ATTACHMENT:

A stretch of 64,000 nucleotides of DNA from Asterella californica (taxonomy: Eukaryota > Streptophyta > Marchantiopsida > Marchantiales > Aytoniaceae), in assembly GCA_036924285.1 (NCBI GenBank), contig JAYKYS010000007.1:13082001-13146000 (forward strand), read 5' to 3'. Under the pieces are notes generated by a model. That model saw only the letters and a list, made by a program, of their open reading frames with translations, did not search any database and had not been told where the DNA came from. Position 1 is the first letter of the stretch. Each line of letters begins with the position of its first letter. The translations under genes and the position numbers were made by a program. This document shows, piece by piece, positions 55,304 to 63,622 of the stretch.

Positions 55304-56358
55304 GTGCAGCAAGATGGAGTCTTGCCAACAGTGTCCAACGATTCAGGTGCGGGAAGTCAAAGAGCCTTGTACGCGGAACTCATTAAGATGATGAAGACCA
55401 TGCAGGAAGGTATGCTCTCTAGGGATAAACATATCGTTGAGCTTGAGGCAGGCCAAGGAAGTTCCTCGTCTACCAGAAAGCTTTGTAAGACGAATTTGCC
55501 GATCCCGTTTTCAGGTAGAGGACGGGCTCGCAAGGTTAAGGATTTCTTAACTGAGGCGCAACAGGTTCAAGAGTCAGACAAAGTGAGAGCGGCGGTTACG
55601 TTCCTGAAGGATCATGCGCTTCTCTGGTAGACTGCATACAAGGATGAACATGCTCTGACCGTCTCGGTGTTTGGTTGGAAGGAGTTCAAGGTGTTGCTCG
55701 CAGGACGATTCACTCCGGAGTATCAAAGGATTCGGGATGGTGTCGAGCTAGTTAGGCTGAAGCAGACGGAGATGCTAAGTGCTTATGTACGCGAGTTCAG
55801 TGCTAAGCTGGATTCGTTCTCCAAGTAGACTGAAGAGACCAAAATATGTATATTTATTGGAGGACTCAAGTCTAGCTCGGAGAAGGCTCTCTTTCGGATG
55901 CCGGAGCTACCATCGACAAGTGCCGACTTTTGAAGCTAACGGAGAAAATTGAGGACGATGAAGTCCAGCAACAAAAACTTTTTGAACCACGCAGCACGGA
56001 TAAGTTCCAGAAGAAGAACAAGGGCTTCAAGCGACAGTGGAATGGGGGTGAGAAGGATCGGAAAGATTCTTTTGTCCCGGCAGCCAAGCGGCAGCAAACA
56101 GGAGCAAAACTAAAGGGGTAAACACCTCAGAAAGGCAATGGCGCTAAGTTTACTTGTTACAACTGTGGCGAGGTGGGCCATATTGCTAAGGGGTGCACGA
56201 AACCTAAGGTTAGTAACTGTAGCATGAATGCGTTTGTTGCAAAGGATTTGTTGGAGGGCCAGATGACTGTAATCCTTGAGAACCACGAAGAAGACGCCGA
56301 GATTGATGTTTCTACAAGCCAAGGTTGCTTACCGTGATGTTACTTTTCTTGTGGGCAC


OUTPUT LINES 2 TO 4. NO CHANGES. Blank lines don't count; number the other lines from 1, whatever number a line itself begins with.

Positions 55304-56358
55304 GTGCAGCAAGATGGAGTCTTGCCAACAGTGTCCAACGATTCAGGTGCGGGAAGTCAAAGAGCCTTGTACGCGGAACTCATTAAGATGATGAAGACCA
55401 TGCAGGAAGGTATGCTCTCTAGGGATAAACATATCGTTGAGCTTGAGGCAGGCCAAGGAAGTTCCTCGTCTACCAGAAAGCTTTGTAAGACGAATTTGCC